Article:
Academy Supports Additional Hardship Exemptions for Electronic Prescribing

AAFP to CMS: FPs Need 30 Business Days to Prepare Waiver Requests

July 21, 2011 04:05 pm News Staff

The Academy spelled out its support of CMS' decision to add further significant hardship exemption categories to the agency's proposed changes to its electronic prescribing, or eRx, incentive program( in a July 18 letter(3 page PDF) to CMS Administrator Donald Berwick, M.D. The agency needs to be realistic, however, when deciding how much time physicians will have to apply for the exemptions, said the AAFP.

AAFP Board Chair Lori Heim, M.D., of Vass, N.C., said the Academy appreciates CMS' recognition of the need for further hardship categories "as a way to further minimize the number of physicians and group practices that are inappropriately subjected to the 2012 electronic prescribing penalty."

But Heim took issue with CMS' suggestion that physicians could submit their hardship requests within five business days after the effective date of the final rule.

Story Highlights

  • The AAFP supports CMS' proposal for additional hardship waivers to protect physicians from penalties related to the agency's electronic prescribing incentive program.
  • Physicians need a minimum of 30 days from the time the proposed rule is adopted to prepare and submit a waiver request.
  • The Academy strongly agrees with CMS' recommendation that physicians who register to participate in the Medicare or Medicaid electronic health record incentive programs be exempted.
  • CMS should encourage mail-order pharmacies to embrace electronic prescribing.

"The AAFP believes five business days is significantly too short a time frame," said Heim, calling it "unrealistic" to expect physicians to interpret the rule, make an informed decision and then apply online for hardship waivers that quickly.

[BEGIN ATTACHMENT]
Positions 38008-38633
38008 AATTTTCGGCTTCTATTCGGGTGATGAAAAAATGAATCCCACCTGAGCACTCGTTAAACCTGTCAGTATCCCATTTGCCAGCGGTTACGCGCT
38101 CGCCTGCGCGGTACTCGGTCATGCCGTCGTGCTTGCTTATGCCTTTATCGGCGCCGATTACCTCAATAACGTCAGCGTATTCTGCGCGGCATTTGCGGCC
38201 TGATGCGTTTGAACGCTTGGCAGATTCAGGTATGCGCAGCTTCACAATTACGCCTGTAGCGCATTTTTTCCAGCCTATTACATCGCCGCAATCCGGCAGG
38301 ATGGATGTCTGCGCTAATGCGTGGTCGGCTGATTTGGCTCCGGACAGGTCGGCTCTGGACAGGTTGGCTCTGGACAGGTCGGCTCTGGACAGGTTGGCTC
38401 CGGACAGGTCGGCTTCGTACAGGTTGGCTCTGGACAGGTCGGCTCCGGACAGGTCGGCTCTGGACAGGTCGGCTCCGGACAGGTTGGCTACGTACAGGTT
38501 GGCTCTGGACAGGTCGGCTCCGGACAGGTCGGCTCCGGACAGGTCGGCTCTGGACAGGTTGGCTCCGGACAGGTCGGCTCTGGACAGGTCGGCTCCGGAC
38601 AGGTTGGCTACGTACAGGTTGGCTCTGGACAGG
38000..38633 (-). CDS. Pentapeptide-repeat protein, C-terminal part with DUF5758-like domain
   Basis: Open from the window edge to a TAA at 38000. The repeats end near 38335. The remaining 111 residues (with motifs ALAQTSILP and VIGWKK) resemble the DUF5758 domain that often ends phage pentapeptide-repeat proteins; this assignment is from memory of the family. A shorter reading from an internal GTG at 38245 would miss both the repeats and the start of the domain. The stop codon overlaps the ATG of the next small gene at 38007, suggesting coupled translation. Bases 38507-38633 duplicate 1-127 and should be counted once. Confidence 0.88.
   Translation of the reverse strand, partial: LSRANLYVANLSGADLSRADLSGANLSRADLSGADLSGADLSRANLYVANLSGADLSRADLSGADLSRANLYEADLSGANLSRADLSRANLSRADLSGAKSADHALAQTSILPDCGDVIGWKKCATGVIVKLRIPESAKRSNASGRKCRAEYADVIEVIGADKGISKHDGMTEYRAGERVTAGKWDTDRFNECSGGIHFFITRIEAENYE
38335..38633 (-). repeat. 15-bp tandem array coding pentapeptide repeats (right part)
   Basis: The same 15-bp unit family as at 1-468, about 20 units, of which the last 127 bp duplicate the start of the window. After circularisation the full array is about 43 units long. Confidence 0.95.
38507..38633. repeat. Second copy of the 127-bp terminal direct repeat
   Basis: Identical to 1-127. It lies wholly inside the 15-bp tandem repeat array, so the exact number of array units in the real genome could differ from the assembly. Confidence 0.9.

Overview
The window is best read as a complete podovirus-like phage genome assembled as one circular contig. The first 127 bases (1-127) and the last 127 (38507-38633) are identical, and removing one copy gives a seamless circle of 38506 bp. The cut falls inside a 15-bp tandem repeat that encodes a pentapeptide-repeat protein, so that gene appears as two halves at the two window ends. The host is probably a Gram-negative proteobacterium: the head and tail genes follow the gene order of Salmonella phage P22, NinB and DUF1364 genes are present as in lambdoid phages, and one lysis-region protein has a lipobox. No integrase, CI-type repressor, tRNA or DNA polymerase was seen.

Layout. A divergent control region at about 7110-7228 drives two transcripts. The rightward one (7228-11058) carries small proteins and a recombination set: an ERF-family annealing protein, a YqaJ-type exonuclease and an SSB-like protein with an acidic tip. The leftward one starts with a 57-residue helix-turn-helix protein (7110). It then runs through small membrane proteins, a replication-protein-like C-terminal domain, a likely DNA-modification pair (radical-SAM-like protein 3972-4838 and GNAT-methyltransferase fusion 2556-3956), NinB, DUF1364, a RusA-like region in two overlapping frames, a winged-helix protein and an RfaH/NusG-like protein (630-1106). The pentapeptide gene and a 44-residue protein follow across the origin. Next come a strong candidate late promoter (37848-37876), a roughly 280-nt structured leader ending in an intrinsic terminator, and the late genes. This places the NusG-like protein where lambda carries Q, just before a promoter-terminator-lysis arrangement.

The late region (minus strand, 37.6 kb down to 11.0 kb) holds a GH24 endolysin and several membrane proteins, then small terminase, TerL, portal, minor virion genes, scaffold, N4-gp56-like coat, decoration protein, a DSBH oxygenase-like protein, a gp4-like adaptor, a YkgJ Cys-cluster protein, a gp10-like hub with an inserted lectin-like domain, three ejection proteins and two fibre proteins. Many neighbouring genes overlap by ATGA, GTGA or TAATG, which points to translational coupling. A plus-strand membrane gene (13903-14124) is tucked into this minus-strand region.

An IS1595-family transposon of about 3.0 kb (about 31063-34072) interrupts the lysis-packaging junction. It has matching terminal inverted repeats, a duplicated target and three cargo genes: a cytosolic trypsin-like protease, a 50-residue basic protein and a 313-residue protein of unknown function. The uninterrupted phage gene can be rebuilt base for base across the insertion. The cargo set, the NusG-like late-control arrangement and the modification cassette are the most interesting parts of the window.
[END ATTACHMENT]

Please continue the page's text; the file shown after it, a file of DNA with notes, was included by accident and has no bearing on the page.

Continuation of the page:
Heim urged CMS to allow physicians a minimum of 30 business days to apply for hardship exemptions.

Heim made note of the additional proposed hardship categories, which include physicians who

  • are unable to e-prescribe because of local, state or federal regulations;
  • generally experience limited prescribing activity, or
  • have insufficient opportunity to meet the eRx measure reporting requirements because they are not based in a typical practice setting that would trigger use of the required CPT codes.

In addition, the Academy strongly agreed with CMS' proposed hardship exemption for physicians who register to participate in the Medicare or Medicaid Electronic Health Record, or EHR, Incentive Programs and who adopt certified EHR technology no later than Oct. 1, 2011. Those programs were "not constructed to penalize physicians that attempt participation in 2012," said Heim.

In her letter, Heim also urged CMS to qualify the phrase "area with limited pharmacies" that is used in the agency's proposal. She pointed out that patients -- not their physicians -- select the pharmacy to which prescriptions will be sent. "This decision falls outside of the prescribing physician's control," said Heim.

In addition, "CMS should not impose any new administrative burdens that require a physician practice to manage or collect data on pharmacies used by their patients," she noted.

Moreover, Heim told Berwick, family physicians have reported to the Academy that some mail-order pharmacies do not accept electronic prescriptions, and she asked CMS to encourage such pharmacies to embrace the technology.